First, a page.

How to Choose Your Undergraduate Major For Law School

How to Choose Your Undergraduate Major For Law School

If you’re intent on attending law school, it may seem ideal to major in “pre-law” or study a field that aligns with the law school curriculum.

Experts say, however, that there is no “best” major when it comes to prepping for law school. In fact, the American Bar Association even explicitly says that it “does not recommend any undergraduate majors or group of courses to prepare for a legal education.”

So, what major should you choose? US News recently spoke to experts on how pre-law students should go about choosing their major and why passion plays the biggest role.


When it comes to preparing for law school, experts say that selecting a major you’re passionate about is more important than what you actually major in.

“The law touches everything we interact with in the day-to-day, so we need people who understand a wide variety of things in life,” Katya Valasek, director for prelaw advising at the Law School Admission Council, says. “What is important is that you do well in school.”

Additionally, make sure you choose a major that enable you to be competitive.

“I will say that some majors have lower GPAs, so law schools take that into consideration,” Benjamin Barros, dean and a professor at Stetson University College of Law in Florida, says. “If law students can look at the medians – GPAs and LSATs for any given law school – that gives them a sense of how competitive they will be. If they are above the median, they will be competitive. If they are below the median, they will be a little less competitive.”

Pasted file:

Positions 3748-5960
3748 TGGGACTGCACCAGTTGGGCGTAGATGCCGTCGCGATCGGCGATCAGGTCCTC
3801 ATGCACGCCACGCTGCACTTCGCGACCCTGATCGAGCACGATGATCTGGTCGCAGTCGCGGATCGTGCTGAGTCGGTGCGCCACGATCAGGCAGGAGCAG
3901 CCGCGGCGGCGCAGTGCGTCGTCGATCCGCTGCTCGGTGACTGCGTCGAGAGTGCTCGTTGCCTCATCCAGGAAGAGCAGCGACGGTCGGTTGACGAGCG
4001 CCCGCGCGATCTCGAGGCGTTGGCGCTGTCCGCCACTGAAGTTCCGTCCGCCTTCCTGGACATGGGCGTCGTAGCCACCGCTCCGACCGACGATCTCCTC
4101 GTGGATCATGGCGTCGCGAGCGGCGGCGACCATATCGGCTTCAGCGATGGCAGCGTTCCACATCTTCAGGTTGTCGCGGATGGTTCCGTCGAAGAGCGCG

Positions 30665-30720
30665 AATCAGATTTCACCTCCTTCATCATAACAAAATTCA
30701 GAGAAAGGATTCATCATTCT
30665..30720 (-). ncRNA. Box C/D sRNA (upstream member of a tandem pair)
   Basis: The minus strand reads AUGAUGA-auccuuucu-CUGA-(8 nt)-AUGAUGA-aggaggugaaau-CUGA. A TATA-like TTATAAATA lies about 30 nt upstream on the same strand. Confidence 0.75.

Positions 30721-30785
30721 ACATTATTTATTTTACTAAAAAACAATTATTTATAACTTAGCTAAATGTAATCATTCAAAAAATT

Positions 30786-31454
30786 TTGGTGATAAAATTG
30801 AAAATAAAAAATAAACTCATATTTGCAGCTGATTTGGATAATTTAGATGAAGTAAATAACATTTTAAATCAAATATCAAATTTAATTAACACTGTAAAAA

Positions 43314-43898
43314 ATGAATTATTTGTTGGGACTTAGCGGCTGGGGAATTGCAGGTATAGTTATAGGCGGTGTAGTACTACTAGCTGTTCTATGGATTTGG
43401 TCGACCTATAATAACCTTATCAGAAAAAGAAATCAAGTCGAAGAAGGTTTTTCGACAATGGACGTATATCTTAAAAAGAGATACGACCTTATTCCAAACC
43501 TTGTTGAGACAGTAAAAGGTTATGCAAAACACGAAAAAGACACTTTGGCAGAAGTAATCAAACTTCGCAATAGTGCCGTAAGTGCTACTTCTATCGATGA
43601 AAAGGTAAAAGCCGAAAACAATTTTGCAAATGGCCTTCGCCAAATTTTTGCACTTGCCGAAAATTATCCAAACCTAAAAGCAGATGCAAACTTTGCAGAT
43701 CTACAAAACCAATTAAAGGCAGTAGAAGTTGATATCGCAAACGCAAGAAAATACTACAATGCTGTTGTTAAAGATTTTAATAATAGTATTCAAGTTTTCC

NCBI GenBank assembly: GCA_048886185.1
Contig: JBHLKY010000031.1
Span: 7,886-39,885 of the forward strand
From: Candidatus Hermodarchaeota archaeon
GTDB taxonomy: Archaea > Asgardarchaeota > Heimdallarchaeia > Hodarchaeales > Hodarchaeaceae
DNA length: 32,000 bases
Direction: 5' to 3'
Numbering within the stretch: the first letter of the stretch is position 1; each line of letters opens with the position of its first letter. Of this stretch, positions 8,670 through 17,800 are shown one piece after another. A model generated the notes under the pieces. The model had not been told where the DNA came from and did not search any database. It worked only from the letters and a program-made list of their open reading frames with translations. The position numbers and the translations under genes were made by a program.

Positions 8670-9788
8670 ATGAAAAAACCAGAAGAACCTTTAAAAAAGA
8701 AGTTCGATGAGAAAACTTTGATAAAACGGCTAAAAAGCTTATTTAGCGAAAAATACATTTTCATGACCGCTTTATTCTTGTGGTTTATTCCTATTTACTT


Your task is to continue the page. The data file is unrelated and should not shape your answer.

Law school requires analytical reasoning and communication skills. Undergrads with strong writing experience will be more competitive.

“They need to write as much as they can,” Barros says. “Law is largely a written profession. The more writing you can do, the better you will be in law school. The second thing is developing analytical skills. Taking a logical reasoning course or a persuasive writing course is important.”

Dayna Bowen Matthew, dean and Harold H. Greene Professor of Law at George Washington University Law School, says prospective law students should choose an undergraduate major that indicates “rigor and passion.”

“Law is the most versatile educational tool of any discipline,” Matthew says, “and I recommend especially combining it with other disciplines like economics, sociology, music, engineering, patent and intellectual property law to solve artificial intelligence problems, and with science to solve the distribution of vaccines and the resolution of climate change and all of the pressing challenges of our time.”

Sources: US News, American Bar Association

Next Page: ABA approves first fully online JD program

Questions about this article? Email us or leave a comment below.